Obama said he is reaching out to family members in his role not just as president, but also as a father.

The White House said Obama had called Gifford’s husband, Mark Kelly, and the family of Christina Taylor Green, a 9-year-old girl killed in Saturday’s incident.

Obama made a point to commend the everyday citizens who, in the midst of a horrific scene, intervened to wrestle down the gunman and help those around them. Prosecutors have charged 22-year-old Jared Loughner with one count of attempted assassination of a member of Congress, two counts of killing an employee of the federal government and two counts of attempting to kill a federal employee. More charges are expected.

Earlier, a somber President Barack Obama led a moment of silence on Monday for a nation stunned by the attempted assassination against an Arizona congresswoman. On a frigid Washington morning, the president and first lady Michelle Obama walked out of the White House to the sounding of a bell at 6 a.m. Hawaii time. Wearing overcoats, they stood next to each other on the South Lawn, each with their hands clasped, heads bowed and eyes closed.

The moment also was marked on the steps of the U.S. Capitol and around the nation at the direction of the president, who called for the country to come together in prayer or reflection for those killed and those fighting to recover. Giffords was shot point-blank in the head. She remains in intensive care.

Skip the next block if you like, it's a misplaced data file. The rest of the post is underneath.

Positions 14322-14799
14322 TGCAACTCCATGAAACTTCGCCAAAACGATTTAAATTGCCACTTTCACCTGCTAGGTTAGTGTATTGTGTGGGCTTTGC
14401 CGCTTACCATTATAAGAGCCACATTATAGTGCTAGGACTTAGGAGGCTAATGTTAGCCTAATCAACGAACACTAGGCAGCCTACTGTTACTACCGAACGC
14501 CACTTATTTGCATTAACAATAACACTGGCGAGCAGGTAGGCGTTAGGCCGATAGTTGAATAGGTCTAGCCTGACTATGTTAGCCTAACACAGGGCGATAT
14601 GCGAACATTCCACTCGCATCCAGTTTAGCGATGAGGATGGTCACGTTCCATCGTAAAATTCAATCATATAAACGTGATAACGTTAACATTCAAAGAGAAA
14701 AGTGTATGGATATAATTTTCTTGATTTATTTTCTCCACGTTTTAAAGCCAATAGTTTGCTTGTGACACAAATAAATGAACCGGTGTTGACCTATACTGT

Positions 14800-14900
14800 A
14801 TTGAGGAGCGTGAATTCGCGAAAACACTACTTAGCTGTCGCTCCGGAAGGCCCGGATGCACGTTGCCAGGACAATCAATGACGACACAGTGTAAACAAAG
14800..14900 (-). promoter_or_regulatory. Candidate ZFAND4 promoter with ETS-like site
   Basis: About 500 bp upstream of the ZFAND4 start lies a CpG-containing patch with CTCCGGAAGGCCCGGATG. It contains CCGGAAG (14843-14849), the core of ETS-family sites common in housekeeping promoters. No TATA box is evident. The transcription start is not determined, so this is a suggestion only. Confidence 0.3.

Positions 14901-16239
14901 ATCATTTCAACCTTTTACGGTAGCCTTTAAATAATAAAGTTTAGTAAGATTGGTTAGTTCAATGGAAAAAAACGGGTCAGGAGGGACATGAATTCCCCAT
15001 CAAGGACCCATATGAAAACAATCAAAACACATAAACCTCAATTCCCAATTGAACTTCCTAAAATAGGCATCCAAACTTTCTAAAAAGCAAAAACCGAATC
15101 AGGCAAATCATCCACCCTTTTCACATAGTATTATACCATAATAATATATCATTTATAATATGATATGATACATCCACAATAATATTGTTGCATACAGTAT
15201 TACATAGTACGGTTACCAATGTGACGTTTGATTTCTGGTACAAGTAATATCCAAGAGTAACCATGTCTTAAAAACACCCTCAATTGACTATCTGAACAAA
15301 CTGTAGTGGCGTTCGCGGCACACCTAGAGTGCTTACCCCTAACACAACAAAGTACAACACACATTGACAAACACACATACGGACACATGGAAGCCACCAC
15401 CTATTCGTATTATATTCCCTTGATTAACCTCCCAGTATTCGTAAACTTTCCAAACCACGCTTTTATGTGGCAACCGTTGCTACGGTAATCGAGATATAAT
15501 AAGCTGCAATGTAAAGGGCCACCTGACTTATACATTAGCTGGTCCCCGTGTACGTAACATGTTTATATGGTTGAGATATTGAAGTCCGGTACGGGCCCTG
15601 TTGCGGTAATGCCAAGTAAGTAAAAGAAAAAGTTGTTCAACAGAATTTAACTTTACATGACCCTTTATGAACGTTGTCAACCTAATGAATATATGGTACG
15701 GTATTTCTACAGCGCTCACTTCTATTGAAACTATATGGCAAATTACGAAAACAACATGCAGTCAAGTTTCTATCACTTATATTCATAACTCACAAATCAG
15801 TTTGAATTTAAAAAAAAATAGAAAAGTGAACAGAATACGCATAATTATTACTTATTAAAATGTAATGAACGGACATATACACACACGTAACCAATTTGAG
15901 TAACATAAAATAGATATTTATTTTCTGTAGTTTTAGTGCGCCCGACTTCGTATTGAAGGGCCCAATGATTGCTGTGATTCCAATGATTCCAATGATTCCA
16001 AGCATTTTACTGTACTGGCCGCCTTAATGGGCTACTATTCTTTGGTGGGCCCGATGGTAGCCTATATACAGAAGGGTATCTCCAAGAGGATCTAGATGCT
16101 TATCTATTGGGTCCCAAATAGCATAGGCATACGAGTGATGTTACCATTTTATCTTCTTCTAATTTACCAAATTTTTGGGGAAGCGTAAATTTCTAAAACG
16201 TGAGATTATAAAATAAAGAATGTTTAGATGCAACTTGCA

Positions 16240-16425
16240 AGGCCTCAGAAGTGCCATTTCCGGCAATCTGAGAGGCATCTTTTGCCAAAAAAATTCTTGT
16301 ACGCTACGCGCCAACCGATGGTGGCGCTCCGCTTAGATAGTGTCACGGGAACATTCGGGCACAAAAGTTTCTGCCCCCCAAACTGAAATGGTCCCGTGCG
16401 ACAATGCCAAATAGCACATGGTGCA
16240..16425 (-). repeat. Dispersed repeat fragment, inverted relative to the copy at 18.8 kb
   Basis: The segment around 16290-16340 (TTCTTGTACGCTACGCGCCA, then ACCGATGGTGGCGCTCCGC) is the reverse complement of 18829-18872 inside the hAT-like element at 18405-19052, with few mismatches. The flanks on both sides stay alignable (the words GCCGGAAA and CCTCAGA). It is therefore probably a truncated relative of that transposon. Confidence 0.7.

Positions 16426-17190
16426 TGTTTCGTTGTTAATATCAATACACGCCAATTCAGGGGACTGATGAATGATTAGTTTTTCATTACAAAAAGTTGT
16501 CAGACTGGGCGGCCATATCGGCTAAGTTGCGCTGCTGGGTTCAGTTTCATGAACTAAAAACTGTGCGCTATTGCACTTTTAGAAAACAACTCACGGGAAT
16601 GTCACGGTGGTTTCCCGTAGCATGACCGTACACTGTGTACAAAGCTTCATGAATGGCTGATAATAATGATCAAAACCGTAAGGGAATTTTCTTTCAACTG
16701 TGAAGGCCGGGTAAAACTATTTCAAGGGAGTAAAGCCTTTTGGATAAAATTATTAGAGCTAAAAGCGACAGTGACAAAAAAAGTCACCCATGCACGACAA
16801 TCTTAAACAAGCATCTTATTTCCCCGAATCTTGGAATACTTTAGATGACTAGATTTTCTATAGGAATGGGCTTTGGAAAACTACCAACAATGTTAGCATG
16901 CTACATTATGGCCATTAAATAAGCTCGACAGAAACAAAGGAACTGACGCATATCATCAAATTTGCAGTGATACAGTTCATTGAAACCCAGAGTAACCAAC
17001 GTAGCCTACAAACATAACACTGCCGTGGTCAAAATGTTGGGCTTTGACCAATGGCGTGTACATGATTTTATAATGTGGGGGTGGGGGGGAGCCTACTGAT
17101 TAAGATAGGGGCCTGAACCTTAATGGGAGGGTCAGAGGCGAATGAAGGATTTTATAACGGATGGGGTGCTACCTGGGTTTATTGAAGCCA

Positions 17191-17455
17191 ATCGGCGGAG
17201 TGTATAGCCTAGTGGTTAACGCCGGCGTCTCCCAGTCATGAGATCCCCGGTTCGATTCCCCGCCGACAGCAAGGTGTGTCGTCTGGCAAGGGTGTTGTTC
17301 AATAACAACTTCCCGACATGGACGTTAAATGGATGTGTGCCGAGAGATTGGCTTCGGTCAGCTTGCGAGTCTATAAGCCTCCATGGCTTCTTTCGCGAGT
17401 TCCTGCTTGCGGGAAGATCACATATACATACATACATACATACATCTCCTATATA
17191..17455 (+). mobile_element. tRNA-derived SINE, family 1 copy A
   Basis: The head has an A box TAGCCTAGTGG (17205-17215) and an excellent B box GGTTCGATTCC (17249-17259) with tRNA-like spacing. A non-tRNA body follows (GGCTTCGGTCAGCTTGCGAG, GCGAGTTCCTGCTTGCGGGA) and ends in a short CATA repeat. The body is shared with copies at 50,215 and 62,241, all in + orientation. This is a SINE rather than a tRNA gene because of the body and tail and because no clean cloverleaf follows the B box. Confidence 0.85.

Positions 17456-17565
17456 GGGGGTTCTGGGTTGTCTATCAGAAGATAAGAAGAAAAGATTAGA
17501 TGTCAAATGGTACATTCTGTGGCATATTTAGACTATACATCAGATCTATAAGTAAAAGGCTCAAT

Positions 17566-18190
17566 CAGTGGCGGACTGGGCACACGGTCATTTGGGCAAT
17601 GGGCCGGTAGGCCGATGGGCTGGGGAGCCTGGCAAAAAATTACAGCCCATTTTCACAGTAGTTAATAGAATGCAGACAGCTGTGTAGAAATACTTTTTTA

The White House said the president has been briefed several times on the ongoing investigation by counterterrorism adviser John Brennan, including two updates Monday morning.

At the Supreme Court, the justices paused for a moment of silence between the two cases they were hearing Monday morning. Earlier, Chief Justice John Roberts said the shootings "caused devastating injury to persons who all, in their own way, contribute to the strength of our nation."

Up Pennsylvania Avenue, hundreds of Capitol Hill aides, including those from Giffords’ office, gathered in an ornate parlor just off the House floor Monday morning. At a few minutes to 11 a.m. EST, they followed House and Senate Sergeants at Arms Bill Livingood and Terrance Gainer out the doors, through the pillars and down the East-facing steps of the Capitol, where they paused, heads down.

Many placed a hand on the shoulder of the person in front of them as Rep. Emanuel Cleaver II, D-Mo., a Methodist minister, said a prayer.

Congress was not in session Monday and most of those participating were employees of congressional offices and others who work in the Capitol.

House business this week, including a contentious vote scheduled for Wednesday to repeal Obama’s new health care law, has been postponed to focus on any necessary actions in the shooting aftermath. Connecticut Rep. John Larson, who heads the House Democratic Caucus, said that lawmakers will continue to have open sessions with their constituents, although they are likely to take more precautions.


Associated Press writer Laurie Kellman contributed to this story.